AARP Eye Center
American nursing homes reported their highest COVID-19 death rate since they began submitting data to the government in late spring, a new AARP analysis of federal data shows. Over four weeks, from mid-October to mid-November, 8,436 residents died from the virus. Looking back to the beginning of June in four-week increments, the previous peak was 8,009 resident deaths, captured from June 1 to June 28.
"It's beyond outrageous at this point,” says AARP's Bill Sweeney, senior vice president of government affairs, of the new figures. “We expected that cases would probably go up as the weather got colder, but these numbers are out of this world. It's extremely upsetting.”
AARP Membership — $12 for your first year when you sign up for Automatic Renewal
Get instant access to members-only products and hundreds of discounts, a free second membership, and a subscription to AARP The Magazine.
What's more, he says, is that the worst is yet to come, given the soaring COVID-19 infection rates that the AARP analysis also found. The latest monthly case rates smash through previous highs, with more than 61,000 new resident cases and more than 58,000 new staff cases reported from mid-October to mid-November.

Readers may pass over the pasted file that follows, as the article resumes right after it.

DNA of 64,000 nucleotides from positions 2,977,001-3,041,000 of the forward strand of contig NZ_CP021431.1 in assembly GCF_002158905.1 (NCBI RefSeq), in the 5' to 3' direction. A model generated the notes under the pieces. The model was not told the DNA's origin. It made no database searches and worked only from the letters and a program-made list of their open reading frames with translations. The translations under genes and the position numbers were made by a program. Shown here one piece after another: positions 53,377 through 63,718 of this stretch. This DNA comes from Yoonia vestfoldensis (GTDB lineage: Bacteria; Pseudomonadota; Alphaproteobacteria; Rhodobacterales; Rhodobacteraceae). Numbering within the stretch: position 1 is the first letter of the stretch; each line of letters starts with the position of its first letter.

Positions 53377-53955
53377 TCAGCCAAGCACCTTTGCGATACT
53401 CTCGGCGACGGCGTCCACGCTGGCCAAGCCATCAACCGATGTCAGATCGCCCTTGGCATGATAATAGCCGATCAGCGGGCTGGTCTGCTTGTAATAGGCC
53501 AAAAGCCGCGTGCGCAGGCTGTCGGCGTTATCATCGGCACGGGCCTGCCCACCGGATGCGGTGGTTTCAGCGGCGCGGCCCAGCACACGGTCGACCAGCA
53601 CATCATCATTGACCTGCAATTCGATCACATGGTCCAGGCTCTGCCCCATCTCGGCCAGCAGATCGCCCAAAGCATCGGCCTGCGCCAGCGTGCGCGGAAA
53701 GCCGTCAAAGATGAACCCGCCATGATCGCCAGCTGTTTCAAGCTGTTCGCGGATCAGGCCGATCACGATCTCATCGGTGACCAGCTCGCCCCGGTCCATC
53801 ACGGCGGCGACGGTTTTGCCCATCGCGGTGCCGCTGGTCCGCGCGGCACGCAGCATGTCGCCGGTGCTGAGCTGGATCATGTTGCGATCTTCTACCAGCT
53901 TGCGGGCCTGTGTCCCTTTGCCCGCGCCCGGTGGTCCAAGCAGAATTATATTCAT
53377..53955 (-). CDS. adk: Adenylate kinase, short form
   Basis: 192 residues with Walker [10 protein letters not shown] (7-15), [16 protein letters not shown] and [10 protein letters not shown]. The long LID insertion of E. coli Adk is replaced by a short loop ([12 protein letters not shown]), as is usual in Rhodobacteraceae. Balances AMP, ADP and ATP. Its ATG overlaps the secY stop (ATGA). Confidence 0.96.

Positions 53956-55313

New infections for both nursing home residents and staff members doubled from the previous four-week reporting period and easily surpassed the nation's former four-week highs of nearly 38,000 new cases for residents, and more than 41,000 new cases for staff, both from mid-summer. Given the time lag that occurs between case surges and increases in reported deaths, Sweeney anticipates — with support from experts — that the death rate will continue to rise.
"We're on track to be in a devastating place in a couple of months,” Sweeney says, noting that the effects of the Thanksgiving holiday are yet to be analyzed by AARP. “I'm worried about how many people in nursing homes are going to lose their lives over the holiday season. It's going to be a really awful situation for families, and it just didn't have to be this way.”
The worst recorded rate of staffing shortages among U.S. nursing homes throughout the pandemic was also from mid-October to mid-November, with 29 percent of facilities reporting a shortage of direct care workers (nurses and/or aides). Supplies of personal protective equipment (PPE) was the only category of the analysis that saw improvements, with the number of nursing homes reporting less than a one-week supply of N95 respirators, surgical masks, eye protection, gowns and gloves dropping to less than one-fifth.